[sharing unfinished thing] a compressor in gen~

    Mar 30 2016 | 10:23 pm
    I'm trying to replicate a guitar heavy amplifier kind of sound in max. i may have gotten lost along the way and thought i need a compressor for that. so here is an attempt at making a compressor with gen~. I'm not sure what i'm doing.
    There is a buffer of 50 samples that is rewritten each sample and averaged, so it's a circular running buffer, to get the average sound level. Then this level is compared to a threshold and the sound that will be louder than this threshold will be attenuated, according to a ceiling : a maximum ceiling level must be set in dB wherein it will be the new maximum amplitude of the compressed sound. Then there is an automatic makeup gain which will add as much as the ceil level to the sound, so that the new maximum is like the previous maximum.
    I am not sure i got the maths right. It seems to work, but, well, sometimes it doesn't seem right, so i don't know, can someone advise ? !

    • Apr 02 2016 | 6:16 am
      hm, *please* help ?
    • Apr 03 2016 | 1:47 am
      Hey, not as much time and energy these days to help like I used to but until others arrive, I can bump this thread and advise two things: 1) To help visualize the 'action' of the compressor, create an output for just the gain reduction(but i'm confused as it looks like the outlet2 of 'gate 2' in gen~ is going to both the dry output and the compressor instead of just one or the other as your comments say it should.... (i wonder if that's the best practice... did you learn that from somewhere specific where i could take a look to understand better how you're trying to achieve this style of compressor?)) 2) 'Averaging' is ok, but I prefer RMS(Root Mean Square) whenever you're going for an 'average of digital signal samples'. The algorithm is easy as the name implies: 'Root' - take the vector of samples, calculate the 'square-root' of every sample, then... 'Mean' - sum all of those square-roots together and divide by the number of samples in the vector('mean' is the same as 'average'), then... 'Square' - square the result(or put another way, 'to the power of 2' aka 'pow 2'; this also removes any need for 'abs' since squaring turns everything positive)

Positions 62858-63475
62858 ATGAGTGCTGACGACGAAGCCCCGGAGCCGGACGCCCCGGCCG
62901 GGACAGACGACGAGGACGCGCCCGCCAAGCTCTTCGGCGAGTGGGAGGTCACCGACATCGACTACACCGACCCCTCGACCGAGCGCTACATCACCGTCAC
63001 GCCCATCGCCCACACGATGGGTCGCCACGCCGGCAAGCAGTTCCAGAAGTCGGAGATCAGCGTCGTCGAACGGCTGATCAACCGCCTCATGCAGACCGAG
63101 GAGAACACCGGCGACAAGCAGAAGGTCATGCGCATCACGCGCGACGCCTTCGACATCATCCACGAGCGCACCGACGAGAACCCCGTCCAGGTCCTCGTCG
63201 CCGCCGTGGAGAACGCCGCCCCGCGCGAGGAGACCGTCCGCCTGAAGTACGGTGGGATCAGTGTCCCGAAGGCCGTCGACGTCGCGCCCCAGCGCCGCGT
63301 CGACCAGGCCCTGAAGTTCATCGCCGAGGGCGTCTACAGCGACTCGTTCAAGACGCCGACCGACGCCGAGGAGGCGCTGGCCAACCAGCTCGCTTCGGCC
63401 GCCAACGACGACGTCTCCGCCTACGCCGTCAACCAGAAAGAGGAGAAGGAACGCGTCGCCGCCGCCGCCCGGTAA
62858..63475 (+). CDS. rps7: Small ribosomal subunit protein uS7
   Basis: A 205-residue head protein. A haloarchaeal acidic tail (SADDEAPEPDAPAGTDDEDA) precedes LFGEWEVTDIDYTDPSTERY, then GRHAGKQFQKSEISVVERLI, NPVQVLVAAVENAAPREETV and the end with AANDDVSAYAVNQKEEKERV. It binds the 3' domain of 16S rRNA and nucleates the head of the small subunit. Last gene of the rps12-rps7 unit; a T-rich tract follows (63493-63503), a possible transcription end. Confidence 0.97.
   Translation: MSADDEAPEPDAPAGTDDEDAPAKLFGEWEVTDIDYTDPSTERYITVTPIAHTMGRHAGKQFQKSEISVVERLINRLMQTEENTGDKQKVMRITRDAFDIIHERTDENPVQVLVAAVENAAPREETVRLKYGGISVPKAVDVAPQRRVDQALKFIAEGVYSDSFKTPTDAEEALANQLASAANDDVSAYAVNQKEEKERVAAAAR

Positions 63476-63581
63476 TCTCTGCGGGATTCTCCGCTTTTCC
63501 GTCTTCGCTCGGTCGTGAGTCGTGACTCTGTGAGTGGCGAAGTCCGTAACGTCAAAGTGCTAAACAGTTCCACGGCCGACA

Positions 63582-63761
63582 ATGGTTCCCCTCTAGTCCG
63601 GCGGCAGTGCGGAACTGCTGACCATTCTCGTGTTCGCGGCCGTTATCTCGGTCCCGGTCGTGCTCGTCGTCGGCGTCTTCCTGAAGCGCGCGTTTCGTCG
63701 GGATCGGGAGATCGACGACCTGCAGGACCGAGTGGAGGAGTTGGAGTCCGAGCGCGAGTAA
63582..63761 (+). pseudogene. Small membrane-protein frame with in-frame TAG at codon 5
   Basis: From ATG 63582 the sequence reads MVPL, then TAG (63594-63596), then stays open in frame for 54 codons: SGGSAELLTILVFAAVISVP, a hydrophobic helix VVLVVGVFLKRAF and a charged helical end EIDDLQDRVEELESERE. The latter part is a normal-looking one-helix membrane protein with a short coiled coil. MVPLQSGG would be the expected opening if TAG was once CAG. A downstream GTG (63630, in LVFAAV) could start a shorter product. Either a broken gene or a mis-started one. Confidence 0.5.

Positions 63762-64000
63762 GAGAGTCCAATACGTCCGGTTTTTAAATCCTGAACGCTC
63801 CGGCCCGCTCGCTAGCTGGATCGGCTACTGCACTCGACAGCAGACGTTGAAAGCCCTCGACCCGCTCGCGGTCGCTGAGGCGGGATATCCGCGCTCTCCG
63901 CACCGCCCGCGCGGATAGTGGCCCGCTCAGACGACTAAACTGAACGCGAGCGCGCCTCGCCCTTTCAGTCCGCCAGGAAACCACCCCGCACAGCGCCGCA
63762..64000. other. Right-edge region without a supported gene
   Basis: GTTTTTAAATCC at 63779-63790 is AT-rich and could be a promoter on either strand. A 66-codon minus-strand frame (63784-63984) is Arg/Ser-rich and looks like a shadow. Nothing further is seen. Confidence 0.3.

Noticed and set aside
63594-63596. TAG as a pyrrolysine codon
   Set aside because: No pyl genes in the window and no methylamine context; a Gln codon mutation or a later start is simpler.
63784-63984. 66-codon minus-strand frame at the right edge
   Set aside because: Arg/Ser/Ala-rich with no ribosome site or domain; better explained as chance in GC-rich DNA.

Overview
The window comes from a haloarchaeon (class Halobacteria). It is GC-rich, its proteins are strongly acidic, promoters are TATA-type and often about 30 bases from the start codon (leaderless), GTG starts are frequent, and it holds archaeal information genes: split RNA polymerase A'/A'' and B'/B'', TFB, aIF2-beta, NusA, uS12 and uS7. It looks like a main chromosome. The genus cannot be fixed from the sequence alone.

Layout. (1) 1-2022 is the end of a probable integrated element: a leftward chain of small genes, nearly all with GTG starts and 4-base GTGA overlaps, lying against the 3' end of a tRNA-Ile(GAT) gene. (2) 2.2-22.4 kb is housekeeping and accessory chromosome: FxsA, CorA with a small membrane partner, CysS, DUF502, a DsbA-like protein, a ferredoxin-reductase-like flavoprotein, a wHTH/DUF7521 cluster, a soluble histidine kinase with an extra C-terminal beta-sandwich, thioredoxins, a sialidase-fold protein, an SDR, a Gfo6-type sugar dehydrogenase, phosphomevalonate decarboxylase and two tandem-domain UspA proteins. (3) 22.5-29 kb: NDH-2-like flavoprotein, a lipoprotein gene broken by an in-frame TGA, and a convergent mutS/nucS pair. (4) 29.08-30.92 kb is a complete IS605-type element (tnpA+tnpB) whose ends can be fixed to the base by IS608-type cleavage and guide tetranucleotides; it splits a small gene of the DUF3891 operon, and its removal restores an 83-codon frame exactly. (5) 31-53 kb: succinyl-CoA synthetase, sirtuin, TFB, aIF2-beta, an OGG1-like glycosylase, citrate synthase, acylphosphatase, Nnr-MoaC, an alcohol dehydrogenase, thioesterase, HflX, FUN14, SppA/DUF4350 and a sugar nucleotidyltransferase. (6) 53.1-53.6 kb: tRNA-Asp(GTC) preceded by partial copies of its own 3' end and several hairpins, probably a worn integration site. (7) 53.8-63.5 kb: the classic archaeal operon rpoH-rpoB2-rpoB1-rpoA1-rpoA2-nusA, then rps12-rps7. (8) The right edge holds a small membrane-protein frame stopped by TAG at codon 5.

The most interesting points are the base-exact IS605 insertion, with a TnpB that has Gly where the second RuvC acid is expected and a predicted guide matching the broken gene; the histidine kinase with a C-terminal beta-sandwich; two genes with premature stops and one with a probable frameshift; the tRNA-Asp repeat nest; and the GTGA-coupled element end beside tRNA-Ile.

So your gen~ code for RMS might be something like this to replace the avg stuff you had: summm = 0.; for (i=0; i summm = summm + sqrt(peek(lvl, i, 0, channels=1)); } sumavg = pow(summm/lvlsize, 2); out1 = sumavg;
      I could be wrong, perhaps I've misunderstood your intent, in which case, feel free to completely ignore me, but just in case it helps or at the very least encourages others to jump in and help, thought i'd do what i could :)
    • Apr 03 2016 | 2:32 am
      (^i meant to add for my advice #1 there: creating a visual for the action of the compressor is a quick way to help yourself and others debug where your compressor doesn't perform to expectations over different types of audio)
    • Apr 03 2016 | 12:15 pm
      @raja: RMS is the other way around. It's the square root of the mean of squares (see wikipedia).
    • Apr 03 2016 | 4:05 pm
      hey, thanks, 1) probably the design is confusing ; this compressor's aim is to boost instead of reducing the final level ; by reducing difference between peak levels and lower levels ; that's why in each case i add the original input * ceil level (because logically, nothing should exceed ceil level) to get back to a level as close as 1 as possible. I'm not really sure how to visualize efficiently... tho indeed if i seek other people's advice i should care more about making things clear :) 2) it seems better indeed !! and tried the square root of the mean of squares as AK suggested...
      i think there are several things i didn't get right. Plus i mistook the wet and dry level...
    • Apr 03 2016 | 5:24 pm
      @AK oops, i'm an idiot, thanks for lettin me know(haven't done this stuff in awhile :)
      @Vichug glad it got further, will take a look again later, hope others with more knowledge will help soon in the meantime. Best of luck!
    • Apr 04 2016 | 9:26 am
      The running average or rms can also be implemented without a buffer, which makes it cheaper especially with larger buffer sizes.
    • Apr 04 2016 | 11:38 am
      thanks a lot, that gets better every time!